John also held Lego therapy sessions, an evidence-based set of activities that use children’s love of Lego to build their communication and team-building skills. Lois attended these sessions with a few of her peers, which not only developed her social interaction skills but importantly gave her a safe space for friendships to develop.

Creative opportunities to thrive 

As well as the schools-based Lego therapy, John also encouraged Lois to attend arts and crafts workshops with West London Zone Delivery Partner, Kite Studios. These Delivery Partners are local organisations who offer more specialist support, from maths tuition to circus skills. Kite Studios nurtures creativity and inclusion through art, and it enabled Lois to work creatively with her peers, using different materials and engaging with new techniques of drawing, painting, pottery and papier-mache. Classes encouraged Lois to listen and work well with others, and to problem solve in a creative environment.

Kite Studio sessions encourage working creatively with peers

Joining up support to other West London Zone programmes like the ‘Joy of Reading’ programme also meant that she had additional literacy support. This programme enables volunteer students from St Paul's Boys' Secondary School to visit and read with their younger peers, not only encouraging an appreciation of literature but also allowing for socialising with older children from other schools.

John is a constant presence throughout

Over the course of the two-year programme, Lois received regular one-to-one and small group catch-ups with John, all of which focused on her friendship and wellbeing goals. This time also included eating lunch with John and fellow classmates to develop her social skills, as well as playing at break and lunch times with new friends. In informal meetings with John, Lois would reflect on school life and discuss her goals, something that Lois looked forward to as she could discuss what was on her mind.

A family affair

Part of the strength of the West London Zone programme is that everyone is involved, from teachers to parents – without which, any improvement might be limited. With this in mind, John built a strong relationship with Lois’ father and had many conversations about the progress of all his children. This relationship continued outside of term time as John was able to link the whole family to opportunities in their community during school holidays. A particular favourite was the trip to London Zoo to see the penguins.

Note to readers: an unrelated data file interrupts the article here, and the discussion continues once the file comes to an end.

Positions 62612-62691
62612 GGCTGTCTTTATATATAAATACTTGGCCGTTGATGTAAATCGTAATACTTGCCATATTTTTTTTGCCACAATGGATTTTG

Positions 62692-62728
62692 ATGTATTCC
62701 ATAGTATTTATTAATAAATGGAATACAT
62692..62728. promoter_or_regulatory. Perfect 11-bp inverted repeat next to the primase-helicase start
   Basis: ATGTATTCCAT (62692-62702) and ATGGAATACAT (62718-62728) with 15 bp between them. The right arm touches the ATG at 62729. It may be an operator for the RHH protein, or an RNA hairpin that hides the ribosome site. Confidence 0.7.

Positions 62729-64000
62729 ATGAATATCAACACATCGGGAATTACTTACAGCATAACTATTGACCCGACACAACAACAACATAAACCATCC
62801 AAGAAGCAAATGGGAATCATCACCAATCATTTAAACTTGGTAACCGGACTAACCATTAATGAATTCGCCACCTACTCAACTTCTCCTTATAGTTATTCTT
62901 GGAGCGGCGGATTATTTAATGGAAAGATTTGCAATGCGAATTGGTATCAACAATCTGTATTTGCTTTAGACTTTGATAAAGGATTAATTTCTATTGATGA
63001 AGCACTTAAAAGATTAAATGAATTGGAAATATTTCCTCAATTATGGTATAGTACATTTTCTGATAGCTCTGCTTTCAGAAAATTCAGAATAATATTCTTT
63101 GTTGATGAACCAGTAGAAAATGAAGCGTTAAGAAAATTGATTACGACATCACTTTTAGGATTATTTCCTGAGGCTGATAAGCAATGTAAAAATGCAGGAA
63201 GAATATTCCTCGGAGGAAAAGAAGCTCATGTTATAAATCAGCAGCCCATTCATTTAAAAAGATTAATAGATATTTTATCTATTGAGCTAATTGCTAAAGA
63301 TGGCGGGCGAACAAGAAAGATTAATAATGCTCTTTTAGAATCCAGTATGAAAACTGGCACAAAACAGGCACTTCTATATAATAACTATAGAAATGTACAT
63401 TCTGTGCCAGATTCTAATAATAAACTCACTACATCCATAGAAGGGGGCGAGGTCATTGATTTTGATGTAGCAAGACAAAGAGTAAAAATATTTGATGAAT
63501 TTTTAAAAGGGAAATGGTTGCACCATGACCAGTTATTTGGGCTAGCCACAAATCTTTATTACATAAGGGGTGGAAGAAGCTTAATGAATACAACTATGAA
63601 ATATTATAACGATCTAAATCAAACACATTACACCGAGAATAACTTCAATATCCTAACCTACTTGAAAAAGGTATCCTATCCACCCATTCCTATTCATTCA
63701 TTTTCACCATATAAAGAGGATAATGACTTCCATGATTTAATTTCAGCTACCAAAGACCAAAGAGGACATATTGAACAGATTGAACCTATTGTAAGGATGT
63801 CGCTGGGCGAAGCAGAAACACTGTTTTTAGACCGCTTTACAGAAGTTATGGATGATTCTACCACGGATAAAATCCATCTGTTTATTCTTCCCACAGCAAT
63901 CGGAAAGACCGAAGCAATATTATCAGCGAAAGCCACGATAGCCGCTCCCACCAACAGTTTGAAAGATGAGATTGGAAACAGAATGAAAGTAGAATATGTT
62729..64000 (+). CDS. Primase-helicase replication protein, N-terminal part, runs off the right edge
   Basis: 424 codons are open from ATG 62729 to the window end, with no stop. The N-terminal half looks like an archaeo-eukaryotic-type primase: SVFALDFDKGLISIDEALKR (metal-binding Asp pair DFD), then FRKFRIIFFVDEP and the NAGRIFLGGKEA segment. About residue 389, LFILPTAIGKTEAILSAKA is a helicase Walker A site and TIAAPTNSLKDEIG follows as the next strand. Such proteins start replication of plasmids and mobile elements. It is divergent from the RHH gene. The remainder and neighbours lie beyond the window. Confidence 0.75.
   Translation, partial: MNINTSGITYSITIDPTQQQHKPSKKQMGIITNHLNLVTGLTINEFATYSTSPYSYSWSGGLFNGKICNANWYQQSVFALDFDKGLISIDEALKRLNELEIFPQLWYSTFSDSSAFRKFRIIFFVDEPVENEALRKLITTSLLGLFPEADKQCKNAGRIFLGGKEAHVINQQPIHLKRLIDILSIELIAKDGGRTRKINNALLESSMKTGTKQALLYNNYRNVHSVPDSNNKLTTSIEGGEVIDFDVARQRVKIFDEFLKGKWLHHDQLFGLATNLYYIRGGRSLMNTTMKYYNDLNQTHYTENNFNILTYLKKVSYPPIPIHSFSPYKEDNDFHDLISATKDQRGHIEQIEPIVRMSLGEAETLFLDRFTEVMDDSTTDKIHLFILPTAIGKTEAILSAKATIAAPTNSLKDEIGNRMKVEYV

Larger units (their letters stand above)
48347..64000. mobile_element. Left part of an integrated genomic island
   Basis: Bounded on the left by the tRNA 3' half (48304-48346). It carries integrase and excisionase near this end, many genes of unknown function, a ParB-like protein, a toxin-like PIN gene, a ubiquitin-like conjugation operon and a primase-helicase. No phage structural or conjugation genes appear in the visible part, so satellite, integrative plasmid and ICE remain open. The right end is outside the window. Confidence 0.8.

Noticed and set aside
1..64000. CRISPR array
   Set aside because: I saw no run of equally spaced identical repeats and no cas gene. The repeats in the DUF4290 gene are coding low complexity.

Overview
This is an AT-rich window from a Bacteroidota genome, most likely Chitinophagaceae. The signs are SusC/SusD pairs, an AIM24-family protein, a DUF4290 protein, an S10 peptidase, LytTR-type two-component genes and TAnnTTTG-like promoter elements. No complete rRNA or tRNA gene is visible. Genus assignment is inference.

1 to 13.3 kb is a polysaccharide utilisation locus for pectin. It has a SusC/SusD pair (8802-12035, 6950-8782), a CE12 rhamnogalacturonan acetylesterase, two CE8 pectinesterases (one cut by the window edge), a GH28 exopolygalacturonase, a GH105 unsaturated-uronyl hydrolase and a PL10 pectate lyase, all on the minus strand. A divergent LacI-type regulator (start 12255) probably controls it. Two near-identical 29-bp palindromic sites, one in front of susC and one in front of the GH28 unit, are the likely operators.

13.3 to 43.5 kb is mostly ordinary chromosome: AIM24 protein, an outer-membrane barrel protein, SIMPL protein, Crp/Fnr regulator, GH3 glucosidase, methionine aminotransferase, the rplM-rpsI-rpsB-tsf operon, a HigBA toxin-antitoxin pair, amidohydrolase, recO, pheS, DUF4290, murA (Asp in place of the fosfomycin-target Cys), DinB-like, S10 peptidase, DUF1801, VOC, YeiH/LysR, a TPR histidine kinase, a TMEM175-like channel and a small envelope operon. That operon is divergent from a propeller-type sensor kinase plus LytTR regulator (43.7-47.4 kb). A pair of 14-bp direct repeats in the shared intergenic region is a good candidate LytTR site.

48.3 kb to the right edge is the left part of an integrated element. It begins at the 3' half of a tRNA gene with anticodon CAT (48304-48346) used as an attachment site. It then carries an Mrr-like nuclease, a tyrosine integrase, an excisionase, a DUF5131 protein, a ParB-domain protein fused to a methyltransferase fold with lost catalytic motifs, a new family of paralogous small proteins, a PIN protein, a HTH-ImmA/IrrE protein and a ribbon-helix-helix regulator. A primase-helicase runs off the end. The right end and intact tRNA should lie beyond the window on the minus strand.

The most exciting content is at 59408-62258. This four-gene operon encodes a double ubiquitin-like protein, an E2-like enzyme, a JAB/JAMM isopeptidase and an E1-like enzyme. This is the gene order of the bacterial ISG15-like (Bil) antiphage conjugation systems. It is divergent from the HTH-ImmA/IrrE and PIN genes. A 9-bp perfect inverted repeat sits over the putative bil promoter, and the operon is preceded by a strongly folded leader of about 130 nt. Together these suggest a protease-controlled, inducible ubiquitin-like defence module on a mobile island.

"John is always ready to talk and give positive feedback. John has been brilliant! Always a pleasure talking with him’’ - Lois' Dad

A more secure and resilient self

By the end of the two-year programme, Lois had made brilliant progress in all areas that she had initially required extra support. Her attendance improved and she was no longer considered at risk in her emotional wellbeing. The child counselling sessions with Nikki had really helped Lois with some underlying emotional challenges, and recognising Lois’ needs at this early stage meant that she now had a better understanding of her feelings and could learn to manage them. Lois had also begun to build strong and healthy peer relationships and was beginning to thrive in the playground as well as the classroom.

"’The best part of the programme was making the girls more confident to talk about difficult times.’’ - Dad

*Name changed and image unrelated

together, every child and young person can flourish.